Monday, April 24, 2017

How to Discreetly Compost with a Trench

Nosey neighbors? Annoying homeowners association? You can compost in your backyard for free without anyone knowing.

Composting in a pit or a trench allows you to:
  • Improve poor soil
  • Compost without worry of smells or attracting raccoons and other furry critters
  • Spend $0 to compost

How to Compost in a Trench
  1. Dig a pit or a trench as deep as you can comfortably dig. One foot deep is perfect. It can be as long or wide as you need.
  2. Place food scraps and leaves into the trench, leaving 5 inches of air space to ground level.
  3. Fill the rest of the pit or trench in with soil.
If you do not have enough material to fill your trench right away, cover food scraps with soil, leaves, or a tarp. Exposed food scraps will attract flies and other hungry creatures to your compost.

Cold Composting

Trench composting is cold composting so it will take longer to decompose than in a compost bin or pile. You will also not need to harvest the finished compost. It is already there, incorporated into your soil.


Free! Woo-Hoo!

Of course, aside from the cost of a shovel, which most people already have, trench and pit composting are free.

But, “there is no such thing as a free lunch.” Yep. Trench composting won’t cost you money, but it will cost you time and sweat while digging a big hole. Or a bunch of holes. Or a bunch of trenches.

You will have to dig. A lot.

I Buried My Food Scraps, Now What?

The decomposing food scraps could steal nitrogen from whatever you plant, so either wait a year to plant anything on top of a composting trench or add fertilizer.

If you want to get fancy with your hole of decomposing food scraps, check out these sites:

A different kind of buried treasure

Tuesday, April 11, 2017

Spring Brings Green

Guest post by Brad Miller

With the start of spring, everything begins to green and we see many beautiful colors. With your compost pile, color is also very important. The two most important colors for your compost pile are green and brown.

Green materials, such as vegetable and fruit scraps, coffee grounds, and fresh grass trimmings provide nitrogen to your compost pile. 

Brown materials include leaves, straw, and shredded newspaper provide much needed carbon.


Ideally, you would like to have a three to one ratio of browns to greens. Three parts brown for every one part green. Enjoy the beautiful spring colors and your compost pile as the weather turns nice.

Friday, March 31, 2017

How Compost Heals Your Soil

Guest blogger Charlie Gonzalez
Compost is often described as a panacea for improving all types of soils. Whether you have clay or sandy soils, adding compost (or organic matter) improves the soil structure, and increases its ability to retain moisture and nutrients.

Storing Water for Drier Days
Organic matter acts like a sponge, soaking up excess water and nutrients, and making them available when plants and soil life need them. For every 1% increase in organic matter, soils can store an additional 1/2 gallon of water per square foot (that's 25,000 gallons per acre).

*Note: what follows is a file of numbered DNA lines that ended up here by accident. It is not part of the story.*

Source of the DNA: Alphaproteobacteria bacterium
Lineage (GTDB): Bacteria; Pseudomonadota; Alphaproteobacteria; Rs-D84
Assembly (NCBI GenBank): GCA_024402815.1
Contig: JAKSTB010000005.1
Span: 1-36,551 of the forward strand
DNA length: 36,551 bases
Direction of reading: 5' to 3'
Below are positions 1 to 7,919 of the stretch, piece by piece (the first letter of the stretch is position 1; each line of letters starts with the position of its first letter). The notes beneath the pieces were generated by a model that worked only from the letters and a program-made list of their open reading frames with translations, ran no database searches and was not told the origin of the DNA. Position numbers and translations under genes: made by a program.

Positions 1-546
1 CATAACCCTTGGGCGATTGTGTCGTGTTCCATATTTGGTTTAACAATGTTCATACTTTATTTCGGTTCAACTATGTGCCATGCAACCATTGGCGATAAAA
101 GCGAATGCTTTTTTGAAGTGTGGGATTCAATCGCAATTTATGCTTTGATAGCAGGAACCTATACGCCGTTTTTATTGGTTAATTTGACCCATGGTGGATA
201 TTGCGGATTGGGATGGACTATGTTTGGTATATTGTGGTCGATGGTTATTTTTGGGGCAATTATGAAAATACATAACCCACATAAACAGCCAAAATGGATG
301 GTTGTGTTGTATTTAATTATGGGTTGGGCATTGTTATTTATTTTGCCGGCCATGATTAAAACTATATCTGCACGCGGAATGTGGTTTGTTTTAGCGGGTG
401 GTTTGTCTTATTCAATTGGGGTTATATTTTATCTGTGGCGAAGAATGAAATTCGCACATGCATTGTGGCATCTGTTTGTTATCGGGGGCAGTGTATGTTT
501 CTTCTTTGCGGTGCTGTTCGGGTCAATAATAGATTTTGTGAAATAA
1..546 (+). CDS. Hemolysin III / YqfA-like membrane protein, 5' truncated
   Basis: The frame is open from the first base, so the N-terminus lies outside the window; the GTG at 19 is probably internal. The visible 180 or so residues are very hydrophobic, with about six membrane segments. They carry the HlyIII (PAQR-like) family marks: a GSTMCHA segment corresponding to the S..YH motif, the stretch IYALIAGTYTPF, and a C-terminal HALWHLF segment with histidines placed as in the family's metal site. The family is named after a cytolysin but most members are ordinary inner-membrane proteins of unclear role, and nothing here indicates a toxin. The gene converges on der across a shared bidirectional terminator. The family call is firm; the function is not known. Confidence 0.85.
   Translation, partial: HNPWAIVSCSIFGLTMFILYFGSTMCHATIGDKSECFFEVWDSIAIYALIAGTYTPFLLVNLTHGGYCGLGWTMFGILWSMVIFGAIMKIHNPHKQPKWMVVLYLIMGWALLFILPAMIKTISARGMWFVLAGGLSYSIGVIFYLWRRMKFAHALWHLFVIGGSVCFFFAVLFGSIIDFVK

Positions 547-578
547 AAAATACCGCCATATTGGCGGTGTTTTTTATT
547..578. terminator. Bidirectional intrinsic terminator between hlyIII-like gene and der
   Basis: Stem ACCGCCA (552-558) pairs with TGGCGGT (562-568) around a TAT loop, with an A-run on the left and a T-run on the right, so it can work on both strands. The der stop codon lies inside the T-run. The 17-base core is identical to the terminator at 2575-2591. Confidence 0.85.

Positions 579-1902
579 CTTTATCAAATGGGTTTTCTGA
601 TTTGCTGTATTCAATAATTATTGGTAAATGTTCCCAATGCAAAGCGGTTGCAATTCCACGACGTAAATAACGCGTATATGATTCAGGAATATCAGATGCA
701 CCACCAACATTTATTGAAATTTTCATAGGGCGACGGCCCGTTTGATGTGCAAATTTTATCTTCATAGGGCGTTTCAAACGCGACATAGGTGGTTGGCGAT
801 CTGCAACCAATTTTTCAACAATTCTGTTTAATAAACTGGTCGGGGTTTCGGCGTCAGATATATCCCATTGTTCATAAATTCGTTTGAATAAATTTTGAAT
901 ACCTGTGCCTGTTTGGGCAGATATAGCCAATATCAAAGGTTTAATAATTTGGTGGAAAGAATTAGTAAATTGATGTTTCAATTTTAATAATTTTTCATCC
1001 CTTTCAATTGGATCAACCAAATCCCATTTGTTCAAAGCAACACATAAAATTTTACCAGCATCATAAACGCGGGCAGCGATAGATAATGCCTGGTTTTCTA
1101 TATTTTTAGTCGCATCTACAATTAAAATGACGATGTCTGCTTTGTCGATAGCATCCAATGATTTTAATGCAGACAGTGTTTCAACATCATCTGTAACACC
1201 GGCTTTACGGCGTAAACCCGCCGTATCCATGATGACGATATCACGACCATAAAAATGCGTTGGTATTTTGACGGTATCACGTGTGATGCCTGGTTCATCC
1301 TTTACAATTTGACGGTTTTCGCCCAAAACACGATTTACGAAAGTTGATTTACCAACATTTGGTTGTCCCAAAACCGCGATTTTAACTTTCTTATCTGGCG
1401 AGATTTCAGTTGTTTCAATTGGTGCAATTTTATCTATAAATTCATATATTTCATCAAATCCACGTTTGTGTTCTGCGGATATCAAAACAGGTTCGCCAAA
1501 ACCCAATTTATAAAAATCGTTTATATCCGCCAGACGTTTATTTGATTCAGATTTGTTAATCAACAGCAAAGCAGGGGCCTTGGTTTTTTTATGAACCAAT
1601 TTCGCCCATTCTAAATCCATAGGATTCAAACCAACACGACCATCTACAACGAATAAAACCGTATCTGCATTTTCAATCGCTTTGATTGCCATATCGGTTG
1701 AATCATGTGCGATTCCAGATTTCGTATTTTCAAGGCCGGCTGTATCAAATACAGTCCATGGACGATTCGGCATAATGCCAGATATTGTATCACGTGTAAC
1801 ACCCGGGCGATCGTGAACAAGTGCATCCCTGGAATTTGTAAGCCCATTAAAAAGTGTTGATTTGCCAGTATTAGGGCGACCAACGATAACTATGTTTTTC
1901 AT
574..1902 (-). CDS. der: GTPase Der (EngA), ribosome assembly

Keeping Carbon Where It's Needed
Not only that, but did you know that organic matter is 58% carbon, and that by adding compost to your soil you are sequestering carbon? In fact, leading soil scientists estimate that if we increased the carbon content of the planet's soils by just 2%, it would offset 100% of our current greenhouse gas emissions (Source: Dr. Rattan Lal).

While we should certainly continue pursuing ways to reduce our carbon footprint by moderating our consumption and increasing efficiency, the excess carbon in the atmosphere still needs to go somewhere. The solution is in building healthy soil!

Turning Waste into a Resource
In the United States we waste 40% of all food produced - an estimated 133 billion pounds each year. Only 3% of that wasted food is currently diverted from landfills. So that other 97% breaks down anaerobically and contributes nearly 25% of all our methane emissions!

By composting you are converting that waste into a valuable resource, building healthy soil and mitigating climate change. That's something to celebrate!

Keep up the good work!

For a wonderful short film on the amazing power of soil, check out “The Soil Story”.


Charlie Gonzalez is an intern at the Hamilton County Recycling and Solid Waste District. He holds an engineering degree from MIT and a business certificate in Sustainable Agriculture Management from Cincinnati State. He is about to complete the M.A. in Urban Sustainability and Resilience at Xavier University, where his thesis is focused on composting.

Tuesday, March 21, 2017

Grass, Butterflies, Rain Barrels, and Composting?

Guest post from compost-fanatic, Jenny Lohmann.

Grass: I’m not talking about the grass you mow or the grass some states have legalized. I am speaking of ornamental grass, the tall reedy type. I never cut my pampas grass back in the fall. I love the way it looks in comparison to the stark winter landscape especially when blanketed in snow. Of course this year, I never got the chance to gaze upon a snowscape and it is time to cut the dead as new life emerges from the soil.

Butterflies: Little did I know I have been helping the butterfly population in this yearly routine. According to a recently read article on butterflies, some butterfly chrysalis overwinter in ornamental grasses as well as perennials therefore we should not cut them back in the fall. I’ve been a butterfly hero without even knowing it!

Rain Barrels: As a devout re-user, I have installed a few rain barrels to my downspouts. I use them to give my plants and compost non-chlorinated drinks during the growing months. During the winter, they go into storage as do my other garden tools. I recently pulled one out to assist in yard clean up. They’re perfect transport for the tall grasses I just cut back.

My rain barrel came from Save Local Waters' rain barrel art project auction. You can get one for your home too either by bidding online or going to the Cincinnati Zoo and Botanical Garden’s Party for the Planet on April 20. If you do go, please stop by and say hi.  We set up every year at this fun and free event.